Thanks much for this Barbara. Virus cases and deaths are going to increase. I hope the planners and decision makers are currently developing strategies for that.

Hal Fischer


Is UNC now being run by idiots or cowards or, worst of all, politicians? I hate to say it, but once again UNC is making headlines for all the wrong reasons. Hal Fischer UNC ‘72.



HAMLIN O'KELLEY UNC '94, P '24 (WE HOPE) 08/17/2020 Not the policies of the University....PLEASE DO NOT SEND THESE STUDENTS HOME....4 small clusters does not a crisis make I'm class of 94! My daughter is a freshman and all leaders involved in this should be ashamed! The right decision was made to come to campus and the right decision is to stay with that plan! Don't want to hear you opine about mental health ever again.



Thank you for your frankness and for taking a nuanced and thoughtful approach to telling this complex story. Please continue to share your insights as the next chapter unfolds. All of us at the University are hungry for this level of informed, open and fact-based assessment.

Bonnie Ferguson


"The BOG told system universities they had to reopen and that individual university chancellors could not make those decisions independently." This statement from your post speaks volumes to "what went wrong." From the perspective of a parent, and a responsible citizen, valuing financial health over human health, which is what the BOG's requirements did, is not only immoral, it is impractical. Our family scanned all the information we could get - which was quite limited until very recently - for true acknowledgement of the size and nature of the concern. UNC leadership came across clearly as having started with the prescribed decision to reopen, NOT whether to reopen. I know there was a tremendous amount of effort to address the situation and communicate a plan, but the communication was obviously all one way, school to family, giving NO contact information (a standard practice) making it clear that no feedback was desired and that questions were not really welcome. The live session spent so much time introducing people that the questions were limited to about one-third of the total time. There were a couple of answers that were candid but most were spin and regurgitation. Had this process run with open communication and feedback, perhaps the BOG could have been influenced to change their stance. I understand that the UNC-CH leadership didn't want to say "they made us do it," but with the disingenuous communication we received, it made it seem like they were clueless about the age group in question and they had NOT followed the science, while saying that they had had all this consultation with UNC public health and other experts. Specifically, I wanted to know what the UNC system felt were "acceptable losses" - how many exposures, illnesses, and deaths were required before taking one of these unexplained off-ramps. Without any sense of that we had no other choice but to have our student stay home. The cost of making this decision poorly should ride squarely on the shoulders of the BOG. Appointed by the legislature, that's where the bill should be sent for things like: the hotels where some quarantined had to be sent, the cost of reopening the campus, the cost of wasted food purchased for campus dining, the cost of the faculty who were required to teach on campus to regroup. Again. The funds should not be burdened on individual campuses, since they were not allowed to reconsider such an obviously flawed plan. I did send feedback, but felt like it went into the void. The lesson here - as Dr. Rimer - is about THE PROCESS. There is a critical need to address what worked and did not in the process for the health of the institution as a whole, not just the health of students during a global pandemic. Dr. Rimer, thank you for having the courage to make your view public and for expressing it well.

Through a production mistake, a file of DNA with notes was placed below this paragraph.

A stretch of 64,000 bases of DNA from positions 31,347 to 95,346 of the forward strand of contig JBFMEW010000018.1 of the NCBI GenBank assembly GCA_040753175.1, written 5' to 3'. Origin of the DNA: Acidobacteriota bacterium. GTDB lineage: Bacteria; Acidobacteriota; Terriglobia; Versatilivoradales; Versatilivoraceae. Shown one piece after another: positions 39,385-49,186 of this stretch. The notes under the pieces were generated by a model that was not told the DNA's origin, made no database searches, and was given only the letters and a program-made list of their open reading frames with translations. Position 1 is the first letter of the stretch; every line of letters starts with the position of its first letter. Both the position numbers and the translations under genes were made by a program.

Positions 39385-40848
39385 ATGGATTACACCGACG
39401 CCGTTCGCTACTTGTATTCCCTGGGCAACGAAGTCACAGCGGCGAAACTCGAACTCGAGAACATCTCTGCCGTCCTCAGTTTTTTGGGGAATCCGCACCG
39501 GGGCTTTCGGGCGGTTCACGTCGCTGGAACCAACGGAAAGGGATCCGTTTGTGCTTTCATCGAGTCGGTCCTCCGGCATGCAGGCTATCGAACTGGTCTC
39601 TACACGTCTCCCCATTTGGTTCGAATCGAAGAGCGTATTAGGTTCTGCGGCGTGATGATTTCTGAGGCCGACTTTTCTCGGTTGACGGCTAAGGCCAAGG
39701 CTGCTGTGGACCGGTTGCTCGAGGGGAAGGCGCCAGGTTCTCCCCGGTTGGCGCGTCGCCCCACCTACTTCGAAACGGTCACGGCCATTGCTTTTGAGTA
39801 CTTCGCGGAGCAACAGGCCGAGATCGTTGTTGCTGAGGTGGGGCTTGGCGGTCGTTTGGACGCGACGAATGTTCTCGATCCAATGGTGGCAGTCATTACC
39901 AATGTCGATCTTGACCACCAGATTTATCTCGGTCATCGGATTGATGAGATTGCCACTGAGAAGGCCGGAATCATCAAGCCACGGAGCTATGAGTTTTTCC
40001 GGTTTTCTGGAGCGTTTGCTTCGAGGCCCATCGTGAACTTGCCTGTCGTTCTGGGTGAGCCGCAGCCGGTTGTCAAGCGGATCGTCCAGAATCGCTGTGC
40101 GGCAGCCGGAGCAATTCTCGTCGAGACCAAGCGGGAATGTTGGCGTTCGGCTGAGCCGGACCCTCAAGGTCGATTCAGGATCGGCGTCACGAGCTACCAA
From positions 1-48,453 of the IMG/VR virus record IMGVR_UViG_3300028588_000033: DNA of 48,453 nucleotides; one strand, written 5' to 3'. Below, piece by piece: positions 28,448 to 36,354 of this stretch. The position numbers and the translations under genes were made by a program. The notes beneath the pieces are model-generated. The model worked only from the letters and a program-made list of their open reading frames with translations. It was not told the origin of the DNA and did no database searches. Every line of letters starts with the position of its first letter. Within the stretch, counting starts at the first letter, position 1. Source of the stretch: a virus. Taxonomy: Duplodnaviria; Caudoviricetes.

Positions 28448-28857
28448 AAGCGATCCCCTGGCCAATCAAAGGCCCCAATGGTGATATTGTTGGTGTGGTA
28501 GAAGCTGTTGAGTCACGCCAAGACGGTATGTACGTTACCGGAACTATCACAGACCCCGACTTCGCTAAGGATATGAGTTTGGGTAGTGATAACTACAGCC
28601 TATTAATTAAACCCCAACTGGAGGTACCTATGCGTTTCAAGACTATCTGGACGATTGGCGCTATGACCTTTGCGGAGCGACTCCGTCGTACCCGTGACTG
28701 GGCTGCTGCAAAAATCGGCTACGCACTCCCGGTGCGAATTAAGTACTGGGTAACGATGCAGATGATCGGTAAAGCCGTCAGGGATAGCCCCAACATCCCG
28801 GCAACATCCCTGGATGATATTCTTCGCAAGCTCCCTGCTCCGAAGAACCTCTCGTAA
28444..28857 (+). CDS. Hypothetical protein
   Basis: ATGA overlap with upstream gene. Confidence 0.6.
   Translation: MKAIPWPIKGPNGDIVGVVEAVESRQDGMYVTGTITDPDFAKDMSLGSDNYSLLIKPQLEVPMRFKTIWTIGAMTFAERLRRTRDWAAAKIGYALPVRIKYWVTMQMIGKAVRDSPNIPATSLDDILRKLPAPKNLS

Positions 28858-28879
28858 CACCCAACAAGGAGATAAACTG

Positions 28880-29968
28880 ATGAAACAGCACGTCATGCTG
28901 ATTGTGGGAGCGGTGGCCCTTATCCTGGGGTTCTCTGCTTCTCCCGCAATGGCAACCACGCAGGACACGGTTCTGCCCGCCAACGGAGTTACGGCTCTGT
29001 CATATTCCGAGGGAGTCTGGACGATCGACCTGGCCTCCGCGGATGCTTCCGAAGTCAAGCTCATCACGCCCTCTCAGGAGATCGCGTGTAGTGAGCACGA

Lisa Nash


Dr. Rimer, as the parent of a Gillings graduate (2018) who works in hospital emergency management and a current Chapel Hill undergrad (2022), I want to commend you for your courage and balance in explaining the multi-faceted challenges underlying the decision to open campus this fall. While we all want the most "robust" experience for our students, I believe this "one-size-fits-all" decision-making model for the entire UNC system has not served anyone well at Chapel Hill. Our current student lives in off-campus Greek housing, but also happens to be employed as an office assistant in one of the residence halls that has been identified as having a COVID-19 cluster. This fact, and the announcements of subsequent clusters, has been a very unnerving reality for our family, as my husband has multiple risk factors.

Dr. Deborah Girasek


Great to see your leadership, integrity and sound judgement on display Barbara.

Mark H Merrill


Barbara, Very thoughtful and reasoned commentary. Thank you. Disappointing that some have chosen to be critical vs constructive. Regarding next steps you outlined a prudent, rational and evidenced based approach. As new information and developments have transpired it is prudent to have a course modification and adopt a different approach. Such is the public health principled and scientific approach. Mark H. Merrill,MSPH

Pete Kolsky


Thank you for explaining the context, the issues and a clear and sensible way forward (or "next step") far more coherently than I am finding elsewhere on a difficult issue. I happen to agree with your position, but even if I disagreed, I'd be grateful for the clarity and fairness of what you write.